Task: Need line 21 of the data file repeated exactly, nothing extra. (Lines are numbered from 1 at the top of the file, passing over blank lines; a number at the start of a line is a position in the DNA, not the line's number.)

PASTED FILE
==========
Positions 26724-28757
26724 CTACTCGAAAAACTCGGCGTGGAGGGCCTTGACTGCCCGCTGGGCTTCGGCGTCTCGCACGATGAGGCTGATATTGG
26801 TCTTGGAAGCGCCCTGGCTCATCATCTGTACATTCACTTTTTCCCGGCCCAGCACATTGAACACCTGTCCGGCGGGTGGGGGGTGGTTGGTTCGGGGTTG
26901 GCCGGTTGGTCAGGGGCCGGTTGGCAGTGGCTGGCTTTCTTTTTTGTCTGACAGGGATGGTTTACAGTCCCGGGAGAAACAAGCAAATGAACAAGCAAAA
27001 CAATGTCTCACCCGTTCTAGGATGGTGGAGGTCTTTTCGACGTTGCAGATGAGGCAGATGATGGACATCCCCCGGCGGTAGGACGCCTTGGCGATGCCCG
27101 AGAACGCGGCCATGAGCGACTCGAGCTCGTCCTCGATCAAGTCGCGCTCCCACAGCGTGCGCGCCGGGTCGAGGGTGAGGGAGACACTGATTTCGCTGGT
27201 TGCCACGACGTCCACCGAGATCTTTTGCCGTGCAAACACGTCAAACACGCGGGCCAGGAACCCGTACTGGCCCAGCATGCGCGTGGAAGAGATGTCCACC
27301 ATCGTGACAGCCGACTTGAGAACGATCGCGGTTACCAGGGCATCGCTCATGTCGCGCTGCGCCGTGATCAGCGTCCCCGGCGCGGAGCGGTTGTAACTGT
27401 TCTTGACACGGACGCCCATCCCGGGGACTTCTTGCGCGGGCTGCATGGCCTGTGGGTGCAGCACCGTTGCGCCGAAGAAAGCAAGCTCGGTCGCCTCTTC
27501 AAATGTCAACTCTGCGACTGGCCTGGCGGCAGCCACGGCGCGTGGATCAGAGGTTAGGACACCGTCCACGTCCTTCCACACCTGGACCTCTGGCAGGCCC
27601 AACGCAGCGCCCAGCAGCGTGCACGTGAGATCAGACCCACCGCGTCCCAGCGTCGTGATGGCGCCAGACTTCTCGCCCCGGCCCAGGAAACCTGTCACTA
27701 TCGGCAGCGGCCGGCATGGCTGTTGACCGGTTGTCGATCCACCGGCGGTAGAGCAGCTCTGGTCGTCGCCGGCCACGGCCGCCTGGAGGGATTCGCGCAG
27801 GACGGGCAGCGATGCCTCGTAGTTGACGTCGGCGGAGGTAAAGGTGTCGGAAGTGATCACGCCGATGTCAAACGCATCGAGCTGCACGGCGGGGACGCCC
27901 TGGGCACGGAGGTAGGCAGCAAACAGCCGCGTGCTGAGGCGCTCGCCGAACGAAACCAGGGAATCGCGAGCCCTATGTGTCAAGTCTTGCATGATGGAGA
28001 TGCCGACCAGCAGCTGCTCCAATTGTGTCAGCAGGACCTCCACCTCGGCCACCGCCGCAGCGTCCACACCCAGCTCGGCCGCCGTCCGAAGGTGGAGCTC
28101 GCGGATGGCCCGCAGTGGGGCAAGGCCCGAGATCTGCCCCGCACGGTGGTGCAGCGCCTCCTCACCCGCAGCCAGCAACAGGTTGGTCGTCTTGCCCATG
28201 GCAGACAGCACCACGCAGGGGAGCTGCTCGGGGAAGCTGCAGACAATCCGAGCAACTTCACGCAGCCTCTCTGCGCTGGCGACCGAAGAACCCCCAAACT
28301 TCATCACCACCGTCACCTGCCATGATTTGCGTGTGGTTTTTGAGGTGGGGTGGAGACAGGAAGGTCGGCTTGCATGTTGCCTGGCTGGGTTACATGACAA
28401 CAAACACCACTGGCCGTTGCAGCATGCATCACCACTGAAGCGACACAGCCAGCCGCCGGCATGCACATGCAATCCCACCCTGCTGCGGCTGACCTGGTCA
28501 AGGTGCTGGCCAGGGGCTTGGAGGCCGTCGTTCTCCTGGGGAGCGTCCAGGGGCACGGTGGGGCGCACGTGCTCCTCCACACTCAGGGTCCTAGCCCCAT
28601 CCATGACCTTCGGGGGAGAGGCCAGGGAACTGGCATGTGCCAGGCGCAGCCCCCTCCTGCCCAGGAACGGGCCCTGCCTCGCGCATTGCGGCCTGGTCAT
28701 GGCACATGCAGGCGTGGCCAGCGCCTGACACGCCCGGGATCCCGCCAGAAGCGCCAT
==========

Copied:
28601 CCATGACCTTCGGGGGAGAGGCCAGGGAACTGGCATGTGCCAGGCGCAGCCCCCTCCTGCCCAGGAACGGGCCCTGCCTCGCGCATTGCGGCCTGGTCAT